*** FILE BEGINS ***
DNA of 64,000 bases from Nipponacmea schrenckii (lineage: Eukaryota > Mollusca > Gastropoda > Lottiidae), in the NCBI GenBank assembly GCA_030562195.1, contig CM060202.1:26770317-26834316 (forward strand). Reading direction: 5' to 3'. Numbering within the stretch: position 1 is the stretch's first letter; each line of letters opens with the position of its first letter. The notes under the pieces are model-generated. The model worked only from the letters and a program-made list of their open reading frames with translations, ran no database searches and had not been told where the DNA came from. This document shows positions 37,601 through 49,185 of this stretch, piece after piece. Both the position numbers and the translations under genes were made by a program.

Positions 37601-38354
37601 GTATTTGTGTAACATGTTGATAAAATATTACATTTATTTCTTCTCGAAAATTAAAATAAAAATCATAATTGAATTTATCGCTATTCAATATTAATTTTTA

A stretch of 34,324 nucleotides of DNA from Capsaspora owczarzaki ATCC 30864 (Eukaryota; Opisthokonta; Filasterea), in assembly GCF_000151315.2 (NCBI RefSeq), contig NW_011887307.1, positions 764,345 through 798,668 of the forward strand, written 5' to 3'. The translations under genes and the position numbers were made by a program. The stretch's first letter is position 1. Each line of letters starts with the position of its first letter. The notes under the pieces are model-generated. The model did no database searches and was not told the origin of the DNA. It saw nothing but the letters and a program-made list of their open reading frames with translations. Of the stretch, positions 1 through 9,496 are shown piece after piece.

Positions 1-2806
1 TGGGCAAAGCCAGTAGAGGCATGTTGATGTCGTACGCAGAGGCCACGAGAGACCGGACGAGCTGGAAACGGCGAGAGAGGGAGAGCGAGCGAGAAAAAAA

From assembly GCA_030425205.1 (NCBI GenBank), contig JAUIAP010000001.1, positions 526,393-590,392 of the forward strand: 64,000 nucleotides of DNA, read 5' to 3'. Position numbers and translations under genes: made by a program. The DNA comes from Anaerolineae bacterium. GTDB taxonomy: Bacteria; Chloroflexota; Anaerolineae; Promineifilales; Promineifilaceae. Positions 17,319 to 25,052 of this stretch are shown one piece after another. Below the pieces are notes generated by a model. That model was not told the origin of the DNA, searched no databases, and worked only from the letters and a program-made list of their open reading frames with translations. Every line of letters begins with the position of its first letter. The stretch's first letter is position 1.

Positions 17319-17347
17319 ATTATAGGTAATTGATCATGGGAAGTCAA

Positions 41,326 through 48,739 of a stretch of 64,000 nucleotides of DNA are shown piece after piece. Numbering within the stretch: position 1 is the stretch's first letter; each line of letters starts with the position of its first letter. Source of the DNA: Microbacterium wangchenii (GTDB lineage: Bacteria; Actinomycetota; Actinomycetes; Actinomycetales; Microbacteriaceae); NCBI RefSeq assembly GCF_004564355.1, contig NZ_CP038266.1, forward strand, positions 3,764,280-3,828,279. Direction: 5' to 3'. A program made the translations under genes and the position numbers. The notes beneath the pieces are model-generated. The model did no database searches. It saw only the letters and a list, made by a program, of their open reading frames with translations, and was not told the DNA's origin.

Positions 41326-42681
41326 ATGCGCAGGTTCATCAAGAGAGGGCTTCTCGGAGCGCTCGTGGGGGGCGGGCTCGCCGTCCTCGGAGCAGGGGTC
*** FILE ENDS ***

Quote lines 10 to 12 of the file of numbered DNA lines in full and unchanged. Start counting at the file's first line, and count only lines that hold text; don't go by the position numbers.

Positions 41,326 through 48,739 of a stretch of 64,000 nucleotides of DNA are shown piece after piece. Numbering within the stretch: position 1 is the stretch's first letter; each line of letters starts with the position of its first letter. Source of the DNA: Microbacterium wangchenii (GTDB lineage: Bacteria; Actinomycetota; Actinomycetes; Actinomycetales; Microbacteriaceae); NCBI RefSeq assembly GCF_004564355.1, contig NZ_CP038266.1, forward strand, positions 3,764,280-3,828,279. Direction: 5' to 3'. A program made the translations under genes and the position numbers. The notes beneath the pieces are model-generated. The model did no database searches. It saw only the letters and a list, made by a program, of their open reading frames with translations, and was not told the DNA's origin.

Positions 41326-42681
41326 ATGCGCAGGTTCATCAAGAGAGGGCTTCTCGGAGCGCTCGTGGGGGGCGGGCTCGCCGTCCTCGGAGCAGGGGTC